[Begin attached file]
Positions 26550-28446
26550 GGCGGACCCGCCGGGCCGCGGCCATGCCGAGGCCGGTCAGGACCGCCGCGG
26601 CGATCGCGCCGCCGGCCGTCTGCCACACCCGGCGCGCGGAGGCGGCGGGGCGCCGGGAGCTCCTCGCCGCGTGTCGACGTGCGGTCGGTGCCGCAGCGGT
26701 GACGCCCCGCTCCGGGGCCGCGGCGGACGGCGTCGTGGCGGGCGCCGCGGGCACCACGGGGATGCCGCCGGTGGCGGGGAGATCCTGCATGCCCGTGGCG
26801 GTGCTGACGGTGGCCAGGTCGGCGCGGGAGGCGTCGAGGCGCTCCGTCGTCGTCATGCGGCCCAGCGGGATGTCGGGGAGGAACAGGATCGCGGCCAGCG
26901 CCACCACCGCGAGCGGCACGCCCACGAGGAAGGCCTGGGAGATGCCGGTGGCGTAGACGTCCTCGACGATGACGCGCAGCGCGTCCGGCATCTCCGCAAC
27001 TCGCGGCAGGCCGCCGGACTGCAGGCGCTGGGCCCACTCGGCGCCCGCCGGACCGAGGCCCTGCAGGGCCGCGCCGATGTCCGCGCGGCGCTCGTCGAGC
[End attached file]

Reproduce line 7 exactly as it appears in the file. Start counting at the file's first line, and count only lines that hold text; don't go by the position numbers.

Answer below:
27001 TCGCGGCAGGCCGCCGGACTGCAGGCGCTGGGCCCACTCGGCGCCCGCCGGACCGAGGCCCTGCAGGGCCGCGCCGATGTCCGCGCGGCGCTCGTCGAGC